Everyone agrees that Washington, D.C. is one of the most diverse cities in the country. The nature of this town brings together representatives from all 50 states, creating an atmosphere that integrates everyone from Oregon to Georgia.
But anywhere in this country, D.C. included, it would be difficult to find a restaurant that incorporates nearly every single facet and distinctive style of American cooking. From deep-fried Southern traditions to fresh-caught fish fries in the Northeast, almost no place runs the entire gamut of American cuisine.
And certainly, if there was such a restaurant, it wouldn’t be connected with a national museum showcasing an exhibit on the history of food in America.
Or, at least, that was the case before Jose Andres opened American Eats Tavern. Andres is one of Washington, D.C.’s most famous chefs, credited with bringing a culinary revolution to the nation’s capital. This summer, Andres closed one of his most successful restaurants, Café Atlantico, on 8th Street NW between D and E, in Penn Quarter, to turn it into something unique, fresh and new.
What emerged is something unlike any restaurant in the area. Andres partnered with the National Archives and the restaurant coexists with an exhibit at the nearby museum documenting the government’s effect on the American diet.
But first up, the restaurant.
Andres completely revamped Café Atlantico, with fresh paint, pictures and decorations, transforming it from a hip Latin joint into an ode to Americana. Bright white walls are adorned with sculpted bronze stars and giant pictures from eras in American times, ranging from the Great Depression to the Civil Rights movement.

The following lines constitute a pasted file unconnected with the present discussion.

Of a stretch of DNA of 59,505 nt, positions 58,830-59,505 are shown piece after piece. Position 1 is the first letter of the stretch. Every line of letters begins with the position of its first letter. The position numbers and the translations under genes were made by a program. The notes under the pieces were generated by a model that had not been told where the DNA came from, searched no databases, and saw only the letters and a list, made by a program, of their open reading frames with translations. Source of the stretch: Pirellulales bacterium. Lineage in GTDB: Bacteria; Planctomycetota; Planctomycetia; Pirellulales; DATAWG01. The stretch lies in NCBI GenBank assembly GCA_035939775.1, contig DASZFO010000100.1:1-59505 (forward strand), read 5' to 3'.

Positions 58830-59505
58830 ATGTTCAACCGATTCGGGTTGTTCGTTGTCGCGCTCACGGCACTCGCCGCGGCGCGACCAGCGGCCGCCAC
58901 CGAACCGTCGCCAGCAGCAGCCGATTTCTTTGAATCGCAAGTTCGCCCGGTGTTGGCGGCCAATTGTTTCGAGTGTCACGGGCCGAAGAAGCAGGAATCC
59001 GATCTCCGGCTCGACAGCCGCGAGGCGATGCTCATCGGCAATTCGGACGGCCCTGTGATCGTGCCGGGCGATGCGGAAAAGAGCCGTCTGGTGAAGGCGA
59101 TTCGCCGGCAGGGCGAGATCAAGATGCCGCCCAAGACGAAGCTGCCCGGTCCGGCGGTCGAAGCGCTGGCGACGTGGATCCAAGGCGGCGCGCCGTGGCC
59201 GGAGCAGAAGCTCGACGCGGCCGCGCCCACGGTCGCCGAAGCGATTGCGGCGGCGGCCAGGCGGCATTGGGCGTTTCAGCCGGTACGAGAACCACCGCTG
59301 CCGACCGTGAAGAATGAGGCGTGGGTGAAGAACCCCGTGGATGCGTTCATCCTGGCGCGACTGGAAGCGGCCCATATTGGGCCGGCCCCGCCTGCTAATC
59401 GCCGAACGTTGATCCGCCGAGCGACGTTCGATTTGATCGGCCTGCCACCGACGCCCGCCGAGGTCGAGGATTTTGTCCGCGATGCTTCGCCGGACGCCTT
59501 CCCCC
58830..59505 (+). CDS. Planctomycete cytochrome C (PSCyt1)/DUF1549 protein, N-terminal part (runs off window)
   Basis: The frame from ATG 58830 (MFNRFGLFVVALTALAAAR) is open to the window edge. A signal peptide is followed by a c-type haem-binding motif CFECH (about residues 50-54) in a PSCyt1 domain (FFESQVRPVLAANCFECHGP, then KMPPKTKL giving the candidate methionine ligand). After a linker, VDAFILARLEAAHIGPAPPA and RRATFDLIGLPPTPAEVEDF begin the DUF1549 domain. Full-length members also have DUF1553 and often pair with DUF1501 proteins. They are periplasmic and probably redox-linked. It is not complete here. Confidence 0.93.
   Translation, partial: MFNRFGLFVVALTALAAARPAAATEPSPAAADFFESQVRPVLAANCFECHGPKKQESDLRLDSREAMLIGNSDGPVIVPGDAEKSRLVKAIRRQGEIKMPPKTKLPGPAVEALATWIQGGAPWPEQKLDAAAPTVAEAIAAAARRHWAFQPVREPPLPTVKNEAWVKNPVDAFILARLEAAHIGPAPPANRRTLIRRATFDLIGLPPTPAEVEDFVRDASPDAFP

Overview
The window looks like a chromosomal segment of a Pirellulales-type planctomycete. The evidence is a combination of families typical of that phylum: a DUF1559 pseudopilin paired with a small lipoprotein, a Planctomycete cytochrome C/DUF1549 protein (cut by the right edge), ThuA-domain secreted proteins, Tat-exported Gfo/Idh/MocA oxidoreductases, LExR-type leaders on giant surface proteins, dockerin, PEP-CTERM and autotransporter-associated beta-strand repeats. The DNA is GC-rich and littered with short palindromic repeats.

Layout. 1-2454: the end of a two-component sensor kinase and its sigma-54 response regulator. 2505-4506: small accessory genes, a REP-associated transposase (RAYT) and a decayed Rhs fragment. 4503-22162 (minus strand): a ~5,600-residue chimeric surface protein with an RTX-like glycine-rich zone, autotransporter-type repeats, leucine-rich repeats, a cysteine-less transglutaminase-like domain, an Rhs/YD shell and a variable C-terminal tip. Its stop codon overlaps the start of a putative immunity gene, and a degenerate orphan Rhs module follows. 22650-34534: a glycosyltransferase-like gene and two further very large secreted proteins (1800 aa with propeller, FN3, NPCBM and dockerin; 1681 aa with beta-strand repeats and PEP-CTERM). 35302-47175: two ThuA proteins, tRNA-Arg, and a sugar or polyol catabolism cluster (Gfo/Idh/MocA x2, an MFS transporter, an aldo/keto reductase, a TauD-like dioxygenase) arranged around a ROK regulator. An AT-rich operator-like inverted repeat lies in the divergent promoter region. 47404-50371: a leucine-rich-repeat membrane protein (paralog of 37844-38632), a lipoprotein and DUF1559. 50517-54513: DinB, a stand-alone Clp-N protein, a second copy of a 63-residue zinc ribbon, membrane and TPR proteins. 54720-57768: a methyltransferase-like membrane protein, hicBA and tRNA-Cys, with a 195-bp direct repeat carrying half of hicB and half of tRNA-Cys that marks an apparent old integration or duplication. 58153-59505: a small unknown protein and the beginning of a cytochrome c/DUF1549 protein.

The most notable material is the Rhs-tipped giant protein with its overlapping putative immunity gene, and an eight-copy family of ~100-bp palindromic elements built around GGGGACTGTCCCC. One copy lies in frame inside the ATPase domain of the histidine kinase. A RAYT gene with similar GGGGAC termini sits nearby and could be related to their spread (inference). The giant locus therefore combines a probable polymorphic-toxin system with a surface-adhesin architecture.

The menu is designed to be enjoyed in four courses, and each is an homage to the United States. It begins with a selection of oysters, which have been a culinary favorite throughout U.S. history, from pickled oysters popular at taverns in pre-revolutionary times to grilled oysters, which were consumed decadently during the early days of Wall Street and the New York Stock Exchange.
Every item on the menu, from the first course to the entrées, comes with a brief history of the dish, describing where and why it was invented, making the entire meal a learning experience.
Appetizers run the gamut from the familiar to the far out. There are buffalo wings, done in the style of the bar that invented them—Anchor Bar & Grill in Buffalo— as well as a peanut butter and jelly sandwich that can come topped with foie gras.
After a course of popular American soups and salads—shecrab soup, Cobb salad—comes an optional course of ketchup, or catsup. In American history, catsups were unique and varied, playing to local ingredients and seasons, very unlike the ubiquitous Heinz that dominates the national market today. Almost all the catsups come from mid-1800s recipes and include unexpected ingredients like gooseberries, oysters and mushrooms.
Lastly, an entrée course covers popular and delicious American dishes like braised short ribs, lobster rolls and chicken pot pie. After a long and full meal, your trip to American Eats doesn’t have to end. Digest by walking the two short blocks down 8th Street to the National Archives.
There, you’ll encounter What’s Cooking Uncle Sam: The Government’s Effect on the American Diet, which runs until January 3, 2012. Exhibits there cover four main ways the government influences what you put in your body. The four sections are Farm, Factories, Kitchen and Table and feature photographs and documents to illustrate how the federal government has shaped what people put in the stomach throughout the course of American history. It’s a fascinating and thought-provoking collection, and only adds to the enjoyment of American Eats Tavern, making this collaboration one of the few places in the world where you can eat and learn in equal servings.
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